Westpac takes first steps in cloud infrastructure reform

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Westpac takes first steps in cloud infrastructure reform

Brings in new team of architects.

Westpac is about to begin work stitching a range of cloud and IT infrastructure components together into standard patterns and services that can be used and re-used by its business groups.

The bank has spent the past month recruiting an architectural team into its technology infrastructure & operations (I&O) unit in Sydney’s south in an effort to present a single, unified IT infrastructure to the business.

Westpac last year committed $1.3 billion to fund a long-term technology standardisation and simplification drive, and said it would increase its use of hybrid cloud technology.

It now appears ready to begin work architecting the single, standard IT infrastructure platform, putting in place appropriate orchestration, governance, service delivery and support.

The bank is in various stages of recruiting a team of at least seven architects to work on various parts of the project. Taken together, they reveal how Westpac is approaching the rejigging of its IT infrastructure model.

I&O will take on a “business partner-centric service delivery model with [its] teams structured around how services are consumed”.

It will begin by creating a series of “detailed” cloud service patterns – essentially reusable solutions that address common challenges or functions.

“Cloud services are consumed as standardised patterns composed of several reusable components,” Westpac said.

“Most patterns have five technology components and standardised consumption ‘options’.”

Cloud “service owners” will work with internal customers based in Westpac’s various brands “to build a deep understanding of their needs and deliver an industry-leading and best in breed service strategy” to underpin their projects.

They will also have “final authority on cloud service definition and design, acting as the final point of escalation and decision-making” for changes to a particular cloud service offered by I&O.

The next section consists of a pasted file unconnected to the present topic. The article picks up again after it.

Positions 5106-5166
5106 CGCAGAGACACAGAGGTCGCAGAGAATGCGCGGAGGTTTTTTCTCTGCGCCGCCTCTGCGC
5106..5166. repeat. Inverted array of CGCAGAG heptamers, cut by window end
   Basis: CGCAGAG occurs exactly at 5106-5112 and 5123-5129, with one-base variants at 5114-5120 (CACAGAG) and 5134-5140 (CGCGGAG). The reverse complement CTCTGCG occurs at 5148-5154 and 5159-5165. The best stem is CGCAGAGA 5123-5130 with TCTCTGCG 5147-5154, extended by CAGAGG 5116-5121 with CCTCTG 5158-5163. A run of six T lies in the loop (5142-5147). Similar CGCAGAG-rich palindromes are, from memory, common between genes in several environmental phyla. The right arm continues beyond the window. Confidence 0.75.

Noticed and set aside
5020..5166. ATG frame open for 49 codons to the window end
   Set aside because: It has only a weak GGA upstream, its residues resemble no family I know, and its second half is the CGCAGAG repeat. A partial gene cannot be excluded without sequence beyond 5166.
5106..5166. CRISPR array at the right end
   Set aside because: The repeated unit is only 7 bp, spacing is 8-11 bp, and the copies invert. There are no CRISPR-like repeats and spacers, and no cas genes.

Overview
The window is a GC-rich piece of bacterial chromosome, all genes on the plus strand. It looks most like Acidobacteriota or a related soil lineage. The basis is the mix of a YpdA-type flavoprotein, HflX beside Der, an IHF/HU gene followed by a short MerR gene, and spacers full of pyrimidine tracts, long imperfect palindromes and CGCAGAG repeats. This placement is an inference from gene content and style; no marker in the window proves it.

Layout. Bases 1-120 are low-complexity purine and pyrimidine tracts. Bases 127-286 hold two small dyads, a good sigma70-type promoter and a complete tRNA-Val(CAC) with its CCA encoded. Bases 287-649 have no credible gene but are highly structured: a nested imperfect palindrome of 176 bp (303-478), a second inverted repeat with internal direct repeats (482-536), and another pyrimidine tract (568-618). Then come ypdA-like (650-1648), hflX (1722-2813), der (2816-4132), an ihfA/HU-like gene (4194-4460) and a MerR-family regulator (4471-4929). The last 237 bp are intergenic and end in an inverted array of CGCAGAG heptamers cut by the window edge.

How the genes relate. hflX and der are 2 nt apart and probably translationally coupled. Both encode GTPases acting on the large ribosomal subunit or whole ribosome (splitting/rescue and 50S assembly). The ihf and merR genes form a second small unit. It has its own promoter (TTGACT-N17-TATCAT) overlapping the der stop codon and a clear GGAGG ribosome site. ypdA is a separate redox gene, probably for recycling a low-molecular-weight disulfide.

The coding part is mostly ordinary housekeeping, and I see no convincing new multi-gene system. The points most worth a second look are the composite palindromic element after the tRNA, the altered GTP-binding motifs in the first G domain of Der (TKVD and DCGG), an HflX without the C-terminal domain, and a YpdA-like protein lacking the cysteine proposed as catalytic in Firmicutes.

Services may involve architectural elements from more than one vendor or provider; the bank is bringing onboard several people to define and manage cloud service delivery.

They will “ensure partners, vendors and third party suppliers …deliver cost efficient and reliable cloud services”, and put in place the orchestration layers, governance and service management to present unified cloud services to the banking group.

Third party suppliers will know their place in the services they are part of - Westpac laid out in no uncertain terms its expectations that everyone involved in a cloud service will have bought into a “one team mindset” underpinning its approach to the project.

The cloud infrastructure services will be available to Westpac Group‘s portfolio of businesses including Westpac Retail and Business Banking, Westpac Institutional Bank, St. George Bank Group (including BankSA, RAMS and Bank of Melbourne), BT Financial Group, and Westpac New Zealand.

A Westpac spokesperson said only that “the roles advertised are part of Westpac’s ongoing commitment to our digital transformation program and standardisation across the group".

CIO Dave Curran has made it clear he wants to move away from deploying technology “in silos or around a specific product” and set a clear architectural vision for future IT infrastructure.

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